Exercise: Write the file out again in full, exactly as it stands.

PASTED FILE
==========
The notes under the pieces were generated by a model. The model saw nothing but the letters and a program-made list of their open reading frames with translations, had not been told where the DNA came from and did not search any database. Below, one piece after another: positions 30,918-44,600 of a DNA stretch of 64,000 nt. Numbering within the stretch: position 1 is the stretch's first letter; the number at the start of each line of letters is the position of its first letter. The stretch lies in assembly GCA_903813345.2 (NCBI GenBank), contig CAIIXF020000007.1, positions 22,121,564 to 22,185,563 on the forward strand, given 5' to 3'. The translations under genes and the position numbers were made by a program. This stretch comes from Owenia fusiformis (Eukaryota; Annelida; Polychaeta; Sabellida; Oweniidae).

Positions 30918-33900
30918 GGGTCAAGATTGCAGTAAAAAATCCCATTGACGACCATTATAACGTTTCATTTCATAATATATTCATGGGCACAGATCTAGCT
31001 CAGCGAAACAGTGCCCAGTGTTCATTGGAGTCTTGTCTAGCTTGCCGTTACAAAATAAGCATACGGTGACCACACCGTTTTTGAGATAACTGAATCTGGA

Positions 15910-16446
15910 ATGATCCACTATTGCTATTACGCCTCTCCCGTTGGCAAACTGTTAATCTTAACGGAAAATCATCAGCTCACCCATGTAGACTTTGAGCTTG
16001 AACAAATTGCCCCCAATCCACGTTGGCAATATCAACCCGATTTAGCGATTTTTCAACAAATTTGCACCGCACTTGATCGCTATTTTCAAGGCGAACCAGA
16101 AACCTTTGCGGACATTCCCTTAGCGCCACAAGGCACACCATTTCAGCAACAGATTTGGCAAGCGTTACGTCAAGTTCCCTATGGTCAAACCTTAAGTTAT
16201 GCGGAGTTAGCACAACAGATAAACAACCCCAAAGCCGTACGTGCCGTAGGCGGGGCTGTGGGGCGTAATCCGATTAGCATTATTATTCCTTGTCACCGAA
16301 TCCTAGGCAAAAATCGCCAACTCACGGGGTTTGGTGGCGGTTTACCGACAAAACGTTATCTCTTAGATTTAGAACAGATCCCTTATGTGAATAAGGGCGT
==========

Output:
The notes under the pieces were generated by a model. The model saw nothing but the letters and a program-made list of their open reading frames with translations, had not been told where the DNA came from and did not search any database. Below, one piece after another: positions 30,918-44,600 of a DNA stretch of 64,000 nt. Numbering within the stretch: position 1 is the stretch's first letter; the number at the start of each line of letters is the position of its first letter. The stretch lies in assembly GCA_903813345.2 (NCBI GenBank), contig CAIIXF020000007.1, positions 22,121,564 to 22,185,563 on the forward strand, given 5' to 3'. The translations under genes and the position numbers were made by a program. This stretch comes from Owenia fusiformis (Eukaryota; Annelida; Polychaeta; Sabellida; Oweniidae).

Positions 30918-33900
30918 GGGTCAAGATTGCAGTAAAAAATCCCATTGACGACCATTATAACGTTTCATTTCATAATATATTCATGGGCACAGATCTAGCT
31001 CAGCGAAACAGTGCCCAGTGTTCATTGGAGTCTTGTCTAGCTTGCCGTTACAAAATAAGCATACGGTGACCACACCGTTTTTGAGATAACTGAATCTGGA

Positions 15910-16446
15910 ATGATCCACTATTGCTATTACGCCTCTCCCGTTGGCAAACTGTTAATCTTAACGGAAAATCATCAGCTCACCCATGTAGACTTTGAGCTTG
16001 AACAAATTGCCCCCAATCCACGTTGGCAATATCAACCCGATTTAGCGATTTTTCAACAAATTTGCACCGCACTTGATCGCTATTTTCAAGGCGAACCAGA
16101 AACCTTTGCGGACATTCCCTTAGCGCCACAAGGCACACCATTTCAGCAACAGATTTGGCAAGCGTTACGTCAAGTTCCCTATGGTCAAACCTTAAGTTAT
16201 GCGGAGTTAGCACAACAGATAAACAACCCCAAAGCCGTACGTGCCGTAGGCGGGGCTGTGGGGCGTAATCCGATTAGCATTATTATTCCTTGTCACCGAA
16301 TCCTAGGCAAAAATCGCCAACTCACGGGGTTTGGTGGCGGTTTACCGACAAAACGTTATCTCTTAGATTTAGAACAGATCCCTTATGTGAATAAGGGCGT